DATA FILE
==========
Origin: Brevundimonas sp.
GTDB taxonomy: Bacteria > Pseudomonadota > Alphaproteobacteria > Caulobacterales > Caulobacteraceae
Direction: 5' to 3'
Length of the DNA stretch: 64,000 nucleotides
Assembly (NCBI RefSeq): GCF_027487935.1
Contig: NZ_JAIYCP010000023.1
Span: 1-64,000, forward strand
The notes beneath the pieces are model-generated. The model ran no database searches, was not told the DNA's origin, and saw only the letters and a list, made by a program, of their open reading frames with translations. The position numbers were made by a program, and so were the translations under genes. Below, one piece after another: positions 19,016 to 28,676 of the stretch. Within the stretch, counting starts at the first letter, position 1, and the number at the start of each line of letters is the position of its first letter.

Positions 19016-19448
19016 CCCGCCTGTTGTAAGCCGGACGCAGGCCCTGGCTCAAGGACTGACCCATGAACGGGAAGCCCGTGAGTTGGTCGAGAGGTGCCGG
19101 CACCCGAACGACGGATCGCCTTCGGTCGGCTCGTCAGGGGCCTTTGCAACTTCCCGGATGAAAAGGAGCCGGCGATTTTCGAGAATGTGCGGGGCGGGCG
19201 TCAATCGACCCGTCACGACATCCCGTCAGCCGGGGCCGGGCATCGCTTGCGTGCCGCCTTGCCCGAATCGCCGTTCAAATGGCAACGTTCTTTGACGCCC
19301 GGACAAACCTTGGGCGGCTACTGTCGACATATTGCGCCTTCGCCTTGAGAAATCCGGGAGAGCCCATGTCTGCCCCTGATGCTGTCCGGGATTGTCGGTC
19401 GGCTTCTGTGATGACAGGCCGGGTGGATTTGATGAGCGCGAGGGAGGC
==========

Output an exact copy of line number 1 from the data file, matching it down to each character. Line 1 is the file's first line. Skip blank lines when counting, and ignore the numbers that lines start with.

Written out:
Origin: Brevundimonas sp.